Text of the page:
He had his first national success with The Merchant of Four Seasons in 1972, but it was in 1974 that he made his breakout film Ali: Fear Eats the Soul, which was shot in fifteen days. It was only intended as a way to pass the time between two other projects, but it ended up winning the International Critics Prize at Cannes that year, and it introduced Fassbinder to international audiences for the first time. From then on, his films would be released internationally and often won major awards. Eventually, movie theaters around the world would organize retrospectives of his work, and he became a symbol of underground cinema everywhere.
Fassbinder’s personal life was anything but a triumph and was always chaotic. Ever since his childhood, he had been outspokenly gay, though he had relations with a number of women. He was married for two years, to Ingrid Caven, who once said of him: “Rainer was a homosexual who also needed a woman. It’s that simple and that complex.” He also had many male lovers, something that West Germany wasn’t exactly thrilled by at this time. He became something of an antihero, often showing up in the press and ever the subject of rumors and scandals. Starting in the 1970s, when he became a heavy drug and alcohol user, he came to be seen as an “Antichrist” figure, which he played up in public.
Coming from entirely different backgrounds, Salem and Fassbinder met by chance, and their story together is one to rival a Greek tragedy—full of love, hurt, art, and doom. After their 1971 meeting in Paris, they traveled back to Fassbinder’s home in Munich, where they started a passionate and turbulent affair. During the following year, Fassbinder would try to play father to two of Salem’s sons, an attempt that proved disastrous. One was sent back to Morocco in a confused state, and one got caught up in legal troubles due to paternal neglect, as his father was now entranced by his new lover. Salem was cast in minor roles in three of Fassbinder’s projects between 1972 and 1974, including two of his most celebrated works: The Merchant of Four Seasons (1972) and World on a Wire (1973).
In the following year, Salem took center stage as the title character, an immigrant worker, in Ali: Fear Eats the Soul. The film’s story is simple enough: an immigrant worker from Morocco gets together with an old cleaning lady from Germany, a widow with grown-up, married children. Their relationship culminates in marriage, one that defies all of postwar Germany’s social norms and prejudices. It’s a fascinating film that manages not only to criticize contemporary society and all its hatreds, including the remnants of fascist thinking, but also to paint a beautiful image of pure love that transcends seemingly insurmountable barriers. It’s not hard to see that the film is a reflection of Salem and Fassbinder’s relationship, taking the form of the latter’s doubts and insecurities as they creep into the narrative. The relationship devolves into a toxic dynamic in which the physical attractiveness of one partner crosses swords with the power and talent of the other. Nor was this dynamic unique to their relationship, for it was always the case with Fassbinder that his lovers had to live by his rules to secure a role in his next film.
Fear Eats the Soul was a major success, but by the time it was released, Fassbinder and Salem’s relationship had started to go downhill. They made a couple more films together, notably Fox and His Friends (1975), a film shot in Marrakech, Morocco. Fox and His Friends starred Fassbinder as Fox, a naïve gay man working in a carnival who’s suddenly out of a job after his boss is arrested. He’s picked up by an older man, who takes him to a party where he first meets Eugen (played by Peter Chatel), a rich gay man who looks down on Fox and insults him even though he’s attracted to him physically; and they end up in bed together. The following day, Fox wins the lottery and Eugen’s feelings of disgust suddenly turn into love and warmth, and the couple starts living together. Eugen tries to mold Fox into the image of a cultured man of wealth and taste, though Eugen really just wants to enjoy the simple pleasures of life, notably Fox’s body. He also takes advantage of his lover’s fortune, until Fox is left with nothing, and his prospects look bleak. Salem plays the role of a male escort that Fox and Eugen sleep with during a trip to Marrakech.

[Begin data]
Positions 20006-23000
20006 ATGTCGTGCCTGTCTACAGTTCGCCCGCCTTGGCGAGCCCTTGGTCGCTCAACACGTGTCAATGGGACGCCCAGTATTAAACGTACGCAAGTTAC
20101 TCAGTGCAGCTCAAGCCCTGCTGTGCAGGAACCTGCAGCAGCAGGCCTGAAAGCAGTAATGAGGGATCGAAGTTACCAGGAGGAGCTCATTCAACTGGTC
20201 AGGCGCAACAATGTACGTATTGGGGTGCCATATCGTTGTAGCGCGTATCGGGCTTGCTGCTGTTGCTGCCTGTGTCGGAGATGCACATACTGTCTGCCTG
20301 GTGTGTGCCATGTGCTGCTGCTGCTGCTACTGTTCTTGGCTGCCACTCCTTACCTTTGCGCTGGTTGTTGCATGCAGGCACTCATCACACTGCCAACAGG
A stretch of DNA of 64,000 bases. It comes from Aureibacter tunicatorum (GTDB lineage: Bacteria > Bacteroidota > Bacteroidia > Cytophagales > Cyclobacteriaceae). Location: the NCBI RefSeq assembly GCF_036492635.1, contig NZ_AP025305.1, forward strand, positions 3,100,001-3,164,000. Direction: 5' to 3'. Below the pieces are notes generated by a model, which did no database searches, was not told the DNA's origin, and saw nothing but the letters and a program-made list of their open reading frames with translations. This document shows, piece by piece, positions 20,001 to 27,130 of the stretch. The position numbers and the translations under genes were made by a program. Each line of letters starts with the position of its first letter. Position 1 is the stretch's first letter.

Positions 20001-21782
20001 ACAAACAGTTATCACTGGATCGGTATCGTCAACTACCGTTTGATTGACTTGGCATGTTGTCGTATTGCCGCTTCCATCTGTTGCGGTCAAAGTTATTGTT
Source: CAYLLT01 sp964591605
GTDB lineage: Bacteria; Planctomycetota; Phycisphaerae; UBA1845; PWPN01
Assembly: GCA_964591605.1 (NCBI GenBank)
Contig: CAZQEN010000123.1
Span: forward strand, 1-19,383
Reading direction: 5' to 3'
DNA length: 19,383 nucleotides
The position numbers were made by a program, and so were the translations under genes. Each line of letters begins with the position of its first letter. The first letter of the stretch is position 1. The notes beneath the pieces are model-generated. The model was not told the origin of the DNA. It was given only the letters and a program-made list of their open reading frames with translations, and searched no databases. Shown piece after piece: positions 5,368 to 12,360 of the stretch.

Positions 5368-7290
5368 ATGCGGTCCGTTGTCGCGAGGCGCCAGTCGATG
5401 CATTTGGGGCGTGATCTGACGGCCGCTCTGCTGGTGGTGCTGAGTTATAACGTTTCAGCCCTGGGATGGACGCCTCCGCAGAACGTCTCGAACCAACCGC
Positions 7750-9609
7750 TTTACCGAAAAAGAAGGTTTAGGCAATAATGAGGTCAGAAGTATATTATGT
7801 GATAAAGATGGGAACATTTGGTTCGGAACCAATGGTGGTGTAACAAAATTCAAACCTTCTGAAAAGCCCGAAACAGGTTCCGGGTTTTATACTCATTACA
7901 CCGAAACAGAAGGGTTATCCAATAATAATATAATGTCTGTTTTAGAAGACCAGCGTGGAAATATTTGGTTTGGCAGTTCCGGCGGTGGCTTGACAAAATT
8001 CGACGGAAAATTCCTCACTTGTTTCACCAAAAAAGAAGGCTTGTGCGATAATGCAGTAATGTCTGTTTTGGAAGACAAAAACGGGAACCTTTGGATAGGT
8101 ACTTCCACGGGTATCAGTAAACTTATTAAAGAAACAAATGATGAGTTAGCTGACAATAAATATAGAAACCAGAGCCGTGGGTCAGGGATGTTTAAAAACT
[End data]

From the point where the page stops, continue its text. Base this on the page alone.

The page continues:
At some point during or after the making of Fox and His Friends, Salem and Fassbinder’s relationship reached its inevitable end. The readiest explanation for the breakup implicates Salem’s volatile temperament, especially when drunk, but other factors were surely at play. The night of the breakup, Salem went to a bar, got extremely drunk, and stabbed three people, wounding them badly. Fassbinder and his friends tried to sneak him out of Germany, but he was captured at the French border and sent to prison in France, where he would spend the remainder of his life. Fassbinder continued making one film after another, enjoying great success, but at the cost of his mental and physical health. His drug addiction got worse along with his obsessive productivity.
Two years after his arrest, Salem killed himself in his prison cell. He had started life as a Berber in the Atlas Mountains in Morocco, married young, had kids, and worked at a conventional job. He’d left Morocco to chase a better life in Europe, met Fassbinder, and the rest is history. The news of his suicide was withheld from Fassbinder until the very end. A year later, another of Fassbinder’s lovers, Armin Meier, killed himself as well.
Fassbinder would not find out until 1982 during the making of what would be his last film, Querelle. Its plot revolves around the title character in Jean Genet’s novel, a sailor with dubious morals who sails into Brest and goes into a brothel, where he meets his brother and starts exploring his homosexual fantasies. The film was dedicated to El Hedi ben Salem. Shortly after he finished filming it, Fassbinder died of a drug overdose at age 37. Forty years later, his name is forever engraved in the annals of cinematic greats, even as that of El Hedi ben Salem is largely forgotten.
* El Hedi ben Salem is properly referred to by his full name to distinguish him from his father, but here we’ve adopted the convention of calling him simply “Salem” for the sake of brevity.
Akram Herrak is a writer and film critic from Morocco, writing for multiple online magazines about film and literature. He is also a musician, a photographer, and a semi-professional chess player.